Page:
The founders of Geophysical Development Corporation (GDC) are being honored with the Cecil Green Enterprise Award for their courage and risk of personal resources and for its distinct and worthy contribution to the geophysical industry. GDC was founded on 21 April 1981 by Fred Hilterman, John Sherwood, and the late Reg Neale. Much of the financing came from the sale of personal assets like life insurance policies and annuities, and taking on personal debt. The group underwrote expenses the first year by teaching training courses at major oil companies and other such “odd jobs.” During GDC’s first nine months, none of the principals received a salary, and client projects and software development often kept them working until late in the evening and sometimes into the next day. Early projects included hazard studies in Alaska and conventional projects in the Bering Sea, Africa, the North Sea, West Texas, and Algeria. GDC was highly respected in the seismic community as a company that was on the forefront of developing new technology. In addition to SOLID, an early 3D elastic modeling program, GDC developed tomography, depth imaging, anisotropy, and AVO techniques that both advanced the state-of-the-art and added to profitability. GDC was purchased by Geokinetics in the fall of 1997. Sadly, Reg developed cancer in January 2000; he fought a tough battle until his death in November of that year. John left the company in the fall of 1998 to become a partner in Applied Geophysical Software. Fred stayed with the company through his five-year contract and left recently to teach full time at the University of Houston.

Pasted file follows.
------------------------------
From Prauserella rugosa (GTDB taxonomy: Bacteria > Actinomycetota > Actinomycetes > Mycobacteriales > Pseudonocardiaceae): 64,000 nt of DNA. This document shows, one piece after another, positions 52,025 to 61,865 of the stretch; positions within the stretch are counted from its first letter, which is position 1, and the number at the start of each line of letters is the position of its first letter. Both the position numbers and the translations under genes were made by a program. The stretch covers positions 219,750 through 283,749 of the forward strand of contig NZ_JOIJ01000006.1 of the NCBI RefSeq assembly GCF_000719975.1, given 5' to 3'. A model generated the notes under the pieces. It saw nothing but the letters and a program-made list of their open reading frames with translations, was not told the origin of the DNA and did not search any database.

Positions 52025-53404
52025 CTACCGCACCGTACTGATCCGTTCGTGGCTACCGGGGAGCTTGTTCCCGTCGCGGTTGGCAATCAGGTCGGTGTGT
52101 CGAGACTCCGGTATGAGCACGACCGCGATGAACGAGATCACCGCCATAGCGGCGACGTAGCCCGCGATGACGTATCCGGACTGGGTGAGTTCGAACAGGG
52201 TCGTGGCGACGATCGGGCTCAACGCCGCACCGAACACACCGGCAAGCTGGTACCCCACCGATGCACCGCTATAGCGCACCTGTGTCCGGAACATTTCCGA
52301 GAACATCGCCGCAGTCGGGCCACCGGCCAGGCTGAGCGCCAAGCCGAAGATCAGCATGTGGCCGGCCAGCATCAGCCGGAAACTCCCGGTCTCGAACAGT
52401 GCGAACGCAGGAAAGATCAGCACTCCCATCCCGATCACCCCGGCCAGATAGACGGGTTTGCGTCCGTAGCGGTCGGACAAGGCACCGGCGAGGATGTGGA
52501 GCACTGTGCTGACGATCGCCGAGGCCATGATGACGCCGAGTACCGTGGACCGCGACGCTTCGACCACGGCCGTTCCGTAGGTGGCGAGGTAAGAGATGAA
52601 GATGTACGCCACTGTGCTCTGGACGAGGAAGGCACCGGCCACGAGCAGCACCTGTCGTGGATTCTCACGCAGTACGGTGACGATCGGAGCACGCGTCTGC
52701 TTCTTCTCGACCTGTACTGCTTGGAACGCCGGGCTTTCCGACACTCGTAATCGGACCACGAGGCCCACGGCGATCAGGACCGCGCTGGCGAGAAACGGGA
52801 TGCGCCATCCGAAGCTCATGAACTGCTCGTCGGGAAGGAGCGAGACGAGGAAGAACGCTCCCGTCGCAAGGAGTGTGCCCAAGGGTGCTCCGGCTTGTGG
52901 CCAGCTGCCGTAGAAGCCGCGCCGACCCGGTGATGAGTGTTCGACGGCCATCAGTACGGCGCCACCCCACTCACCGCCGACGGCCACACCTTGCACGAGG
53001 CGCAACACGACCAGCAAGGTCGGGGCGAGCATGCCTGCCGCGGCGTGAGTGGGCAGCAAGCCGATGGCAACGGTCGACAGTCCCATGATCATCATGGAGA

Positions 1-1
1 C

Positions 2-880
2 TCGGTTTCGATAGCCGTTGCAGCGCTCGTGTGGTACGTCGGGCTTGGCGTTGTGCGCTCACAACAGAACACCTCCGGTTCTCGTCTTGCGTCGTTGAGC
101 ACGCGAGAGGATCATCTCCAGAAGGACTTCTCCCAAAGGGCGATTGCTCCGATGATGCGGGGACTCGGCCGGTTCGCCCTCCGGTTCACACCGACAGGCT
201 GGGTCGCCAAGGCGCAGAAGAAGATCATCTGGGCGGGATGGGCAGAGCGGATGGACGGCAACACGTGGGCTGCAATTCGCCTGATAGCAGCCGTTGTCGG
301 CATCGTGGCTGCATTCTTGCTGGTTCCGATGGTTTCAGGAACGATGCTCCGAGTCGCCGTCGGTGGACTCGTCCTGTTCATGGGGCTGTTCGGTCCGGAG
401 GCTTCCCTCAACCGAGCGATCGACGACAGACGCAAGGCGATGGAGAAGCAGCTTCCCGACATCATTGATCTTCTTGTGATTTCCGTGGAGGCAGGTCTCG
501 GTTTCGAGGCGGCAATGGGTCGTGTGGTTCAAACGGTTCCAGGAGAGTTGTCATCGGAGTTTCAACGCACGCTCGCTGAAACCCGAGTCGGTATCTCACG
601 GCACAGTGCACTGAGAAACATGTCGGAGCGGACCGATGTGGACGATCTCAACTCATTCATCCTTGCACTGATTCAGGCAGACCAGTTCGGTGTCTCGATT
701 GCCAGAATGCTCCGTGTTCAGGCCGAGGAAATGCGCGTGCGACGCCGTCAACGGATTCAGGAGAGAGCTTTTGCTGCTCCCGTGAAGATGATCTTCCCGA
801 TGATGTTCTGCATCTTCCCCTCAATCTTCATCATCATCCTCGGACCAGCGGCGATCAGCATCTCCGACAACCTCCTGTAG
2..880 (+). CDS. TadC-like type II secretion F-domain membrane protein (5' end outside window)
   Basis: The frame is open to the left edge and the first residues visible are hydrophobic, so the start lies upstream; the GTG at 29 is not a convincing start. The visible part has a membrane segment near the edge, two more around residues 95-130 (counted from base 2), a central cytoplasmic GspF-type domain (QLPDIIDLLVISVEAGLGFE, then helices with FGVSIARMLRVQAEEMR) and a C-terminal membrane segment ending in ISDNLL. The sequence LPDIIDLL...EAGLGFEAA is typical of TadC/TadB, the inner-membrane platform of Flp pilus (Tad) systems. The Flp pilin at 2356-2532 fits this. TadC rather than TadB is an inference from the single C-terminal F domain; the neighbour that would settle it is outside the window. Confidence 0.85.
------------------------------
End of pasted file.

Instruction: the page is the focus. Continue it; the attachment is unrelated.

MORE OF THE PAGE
Biography Citation for the Cecil Green Enterprise Award

Contributed by R. Christopher Neale

Reg was widely recognized as a talented geophysicist and a skilled entrepreneur who always added wry humor to his work and play. He started life in Manchester, England as Reginald N. Neale, but all his friends and associates knew him as Reg. He was the son of a butcher, and was proud of being the first in his family to attend university. He did his undergraduate studies at King's College in London. His childhood dream was to become a meteorologist, but the earth sciences captured him with a balance of soft theory and hard rocks. He moved to Paris for his MSc at the Sorbonne, where he learned French and was imbued with a bon vivant attitude that lasted the rest of his life. He returned to London to complete his PhD in geophysics at Imperial College.